[R] Interpreting coefficients in linear models with interaction terms
David Winsemius
dwinsemius at comcast.net
Mon Jan 14 02:11:00 CET 2013
On Jan 12, 2013, at 7:28 PM, theundergrad wrote:
> Hi,
>
> I have very limited (one class and the rest self-taught) statistics
> background (I am a comparative biology major) working on an independent
> study.
The number of major issues of confusion in what follows suggest that this is a topic for which your training has inadequately prepared you. You really need to be talking to your advisor about getting some proper directed reading. If your advisor has not the proper training in this area he should direct you to someone in your institution who has that capability.
> I think that I am beginning to understand:
>
> The coefficient SexM is the slope estimate for TestNumber1.
It would only make sense to talk about a "slope estimate" if there were a continuous variable in the set of independent variables ... and there is not.
> If I add the
> coefficients for the other two interaction terms to the coefficient of SexM,
> I will get the slope estimate for the other two tests.
Not a specific enough statement from which I can extract meaning to judge truth or falsity even if you were talking about mean estimates.
>
> How would I quantify the significance of the interaction and SexM in the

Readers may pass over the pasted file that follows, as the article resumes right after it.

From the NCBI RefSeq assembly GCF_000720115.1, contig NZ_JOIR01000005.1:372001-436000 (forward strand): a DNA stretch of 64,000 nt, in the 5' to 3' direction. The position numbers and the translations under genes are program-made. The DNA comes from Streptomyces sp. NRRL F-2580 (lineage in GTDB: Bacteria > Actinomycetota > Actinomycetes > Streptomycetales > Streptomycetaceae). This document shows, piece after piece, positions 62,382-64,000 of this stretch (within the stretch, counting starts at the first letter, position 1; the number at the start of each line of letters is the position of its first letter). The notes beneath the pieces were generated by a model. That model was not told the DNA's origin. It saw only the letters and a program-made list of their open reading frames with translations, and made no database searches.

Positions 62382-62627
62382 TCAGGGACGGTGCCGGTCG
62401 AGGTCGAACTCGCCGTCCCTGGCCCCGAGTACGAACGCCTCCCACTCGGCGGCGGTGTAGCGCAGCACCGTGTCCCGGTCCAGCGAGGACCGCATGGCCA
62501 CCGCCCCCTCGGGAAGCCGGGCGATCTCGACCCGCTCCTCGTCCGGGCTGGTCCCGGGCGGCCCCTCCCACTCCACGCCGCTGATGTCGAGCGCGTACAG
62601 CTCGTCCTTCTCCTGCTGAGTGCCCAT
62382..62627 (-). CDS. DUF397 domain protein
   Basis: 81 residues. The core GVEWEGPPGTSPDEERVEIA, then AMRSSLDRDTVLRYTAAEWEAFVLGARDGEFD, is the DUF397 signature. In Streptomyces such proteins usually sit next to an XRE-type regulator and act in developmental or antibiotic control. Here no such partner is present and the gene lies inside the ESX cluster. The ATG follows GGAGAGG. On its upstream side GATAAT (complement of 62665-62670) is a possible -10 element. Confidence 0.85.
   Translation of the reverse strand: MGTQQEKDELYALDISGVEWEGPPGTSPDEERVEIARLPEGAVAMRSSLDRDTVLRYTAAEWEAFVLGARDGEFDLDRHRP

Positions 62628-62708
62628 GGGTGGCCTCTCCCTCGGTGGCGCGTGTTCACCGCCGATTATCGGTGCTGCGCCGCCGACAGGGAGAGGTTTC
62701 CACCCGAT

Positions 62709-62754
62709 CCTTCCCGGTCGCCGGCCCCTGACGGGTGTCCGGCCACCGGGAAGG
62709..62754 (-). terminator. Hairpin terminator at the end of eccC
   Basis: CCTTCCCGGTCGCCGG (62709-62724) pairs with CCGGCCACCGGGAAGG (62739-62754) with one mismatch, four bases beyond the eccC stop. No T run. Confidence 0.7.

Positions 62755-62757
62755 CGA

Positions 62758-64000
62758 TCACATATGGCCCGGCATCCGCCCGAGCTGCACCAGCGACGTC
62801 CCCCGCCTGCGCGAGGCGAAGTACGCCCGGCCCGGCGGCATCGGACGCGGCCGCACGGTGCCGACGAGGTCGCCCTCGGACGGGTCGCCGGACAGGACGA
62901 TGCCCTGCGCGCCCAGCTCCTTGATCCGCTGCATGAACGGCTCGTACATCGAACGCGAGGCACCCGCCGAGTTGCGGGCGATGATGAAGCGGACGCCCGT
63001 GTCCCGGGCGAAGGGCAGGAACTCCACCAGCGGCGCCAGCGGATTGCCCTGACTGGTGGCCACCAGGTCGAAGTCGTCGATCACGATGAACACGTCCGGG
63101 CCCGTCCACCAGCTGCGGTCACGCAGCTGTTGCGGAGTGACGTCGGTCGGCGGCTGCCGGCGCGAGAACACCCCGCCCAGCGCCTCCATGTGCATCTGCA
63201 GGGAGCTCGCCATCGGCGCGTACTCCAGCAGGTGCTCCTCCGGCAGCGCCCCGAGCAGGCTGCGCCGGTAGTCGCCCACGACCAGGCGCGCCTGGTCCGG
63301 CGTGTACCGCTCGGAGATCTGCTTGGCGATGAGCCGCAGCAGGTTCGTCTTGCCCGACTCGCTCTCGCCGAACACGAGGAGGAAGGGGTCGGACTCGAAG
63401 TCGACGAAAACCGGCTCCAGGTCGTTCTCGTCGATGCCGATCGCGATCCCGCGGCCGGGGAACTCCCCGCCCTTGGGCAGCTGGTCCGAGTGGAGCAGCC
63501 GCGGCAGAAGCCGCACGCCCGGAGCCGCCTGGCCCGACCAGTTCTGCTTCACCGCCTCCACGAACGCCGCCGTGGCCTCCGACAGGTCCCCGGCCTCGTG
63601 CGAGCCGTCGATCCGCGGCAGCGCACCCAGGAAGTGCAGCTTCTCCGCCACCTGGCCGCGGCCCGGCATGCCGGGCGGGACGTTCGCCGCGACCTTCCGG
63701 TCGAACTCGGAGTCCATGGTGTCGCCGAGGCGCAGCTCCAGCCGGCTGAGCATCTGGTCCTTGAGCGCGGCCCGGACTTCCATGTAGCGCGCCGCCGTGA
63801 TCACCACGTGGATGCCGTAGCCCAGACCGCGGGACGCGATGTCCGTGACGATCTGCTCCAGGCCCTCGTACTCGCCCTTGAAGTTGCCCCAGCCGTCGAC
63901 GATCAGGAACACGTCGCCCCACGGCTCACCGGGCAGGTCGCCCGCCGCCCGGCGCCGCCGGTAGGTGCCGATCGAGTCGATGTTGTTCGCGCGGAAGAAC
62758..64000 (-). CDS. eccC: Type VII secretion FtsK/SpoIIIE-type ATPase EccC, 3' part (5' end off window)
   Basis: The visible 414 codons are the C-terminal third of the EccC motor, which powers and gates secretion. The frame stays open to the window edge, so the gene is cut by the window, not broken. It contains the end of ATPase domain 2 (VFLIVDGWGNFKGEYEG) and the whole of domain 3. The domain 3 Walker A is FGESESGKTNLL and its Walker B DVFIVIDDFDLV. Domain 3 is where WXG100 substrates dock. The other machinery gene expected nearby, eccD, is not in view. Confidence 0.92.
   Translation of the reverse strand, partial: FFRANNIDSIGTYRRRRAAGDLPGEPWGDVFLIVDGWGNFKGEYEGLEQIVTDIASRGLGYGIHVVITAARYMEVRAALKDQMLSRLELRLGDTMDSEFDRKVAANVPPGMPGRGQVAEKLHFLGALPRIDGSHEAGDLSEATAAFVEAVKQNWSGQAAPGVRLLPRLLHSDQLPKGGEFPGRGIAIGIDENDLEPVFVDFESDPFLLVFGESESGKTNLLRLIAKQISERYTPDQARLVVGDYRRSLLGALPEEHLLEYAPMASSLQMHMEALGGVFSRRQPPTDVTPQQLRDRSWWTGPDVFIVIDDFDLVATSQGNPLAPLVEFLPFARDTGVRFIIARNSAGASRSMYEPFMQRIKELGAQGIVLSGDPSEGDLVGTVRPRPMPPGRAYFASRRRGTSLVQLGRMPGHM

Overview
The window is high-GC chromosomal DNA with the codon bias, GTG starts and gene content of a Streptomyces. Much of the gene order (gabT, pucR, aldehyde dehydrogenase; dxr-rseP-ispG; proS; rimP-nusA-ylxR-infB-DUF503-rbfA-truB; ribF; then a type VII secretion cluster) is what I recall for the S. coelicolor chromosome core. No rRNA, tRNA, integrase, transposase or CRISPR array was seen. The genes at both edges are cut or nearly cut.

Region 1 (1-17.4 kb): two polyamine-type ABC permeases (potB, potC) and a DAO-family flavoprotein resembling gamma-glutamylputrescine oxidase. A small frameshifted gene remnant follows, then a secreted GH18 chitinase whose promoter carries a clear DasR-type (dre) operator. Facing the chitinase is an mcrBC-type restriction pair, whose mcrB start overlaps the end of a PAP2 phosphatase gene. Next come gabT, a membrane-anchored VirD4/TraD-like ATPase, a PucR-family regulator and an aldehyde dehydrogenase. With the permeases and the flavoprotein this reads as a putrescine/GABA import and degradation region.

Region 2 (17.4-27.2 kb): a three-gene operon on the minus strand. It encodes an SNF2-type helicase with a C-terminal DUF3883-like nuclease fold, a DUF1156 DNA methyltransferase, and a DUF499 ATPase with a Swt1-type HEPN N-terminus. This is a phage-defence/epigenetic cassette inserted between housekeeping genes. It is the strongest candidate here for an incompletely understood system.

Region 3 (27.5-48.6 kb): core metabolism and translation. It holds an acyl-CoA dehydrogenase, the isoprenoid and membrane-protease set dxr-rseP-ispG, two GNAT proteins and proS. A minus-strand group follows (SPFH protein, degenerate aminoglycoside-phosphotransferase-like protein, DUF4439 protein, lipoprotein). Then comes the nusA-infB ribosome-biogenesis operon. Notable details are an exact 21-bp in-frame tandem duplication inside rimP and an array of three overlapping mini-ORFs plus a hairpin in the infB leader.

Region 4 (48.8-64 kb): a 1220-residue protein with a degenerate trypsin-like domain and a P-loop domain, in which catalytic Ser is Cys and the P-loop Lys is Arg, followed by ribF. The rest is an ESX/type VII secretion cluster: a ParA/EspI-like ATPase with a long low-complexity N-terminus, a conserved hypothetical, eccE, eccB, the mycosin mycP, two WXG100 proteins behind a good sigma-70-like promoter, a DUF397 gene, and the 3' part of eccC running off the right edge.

> model? If, as I have done previously and as David suggests, I look at three
> different models each using only one test, I can quantify the effect of SexM
> simply by looking at the associated p-value.
No. You failed to comprehend what I wrote.
> If, however, I chose to look at
> the interaction model in order to reduce the number of tests conducted , I
> do not have one number to look at that quantifies the significance of sex or
> the interaction.
Exactly.
> I thought about doing two F-tests, one comparing this model
> to a model without interaction (to find the significance of the interaction)
> and one comparing this model to one with only TestNumber (to find the total
> significance of sex).
> When I do this, I get a p-value of 0.006 for the first
> test and 0.3 for the second. My understanding of this is that SexM is
> non-significant; however, the relationship between SexM and RateOfMotorPlay
> significantly changes with TestNumber.
Right. Sometimes there will be a "significant" interaction involving a "non-significant main effect".
> This seems strange to me, but I seem
> to be hearing that it is possible. If this is true, I think that reporting
> that sex is non-significant is adequate and I do not need to report anything
> about the interaction since my research question is related to the effect of
> sex, not the change in the effect of sex over time. Does this approach
> adequately address the issue of whether or not sex is related to
> RateOfMotorPlay?
It sounds as though you have missed the most interesting aspect. If the effect of sex varies between treatments, wouldn't that be of immense interest?
>
> Thank you all so much for you helpful responces
Please stop behaving as a typical Nabble user and learn to post context.
> --
> View this message in context: http://r.789695.n4.nabble.com/Interpreting-coefficients-in-linear-models-with-interaction-terms-tp4655365p4655390.html
> Sent from the R help mailing list archive at Nabble.com.
--
David Winsemius
Alameda, CA, USA
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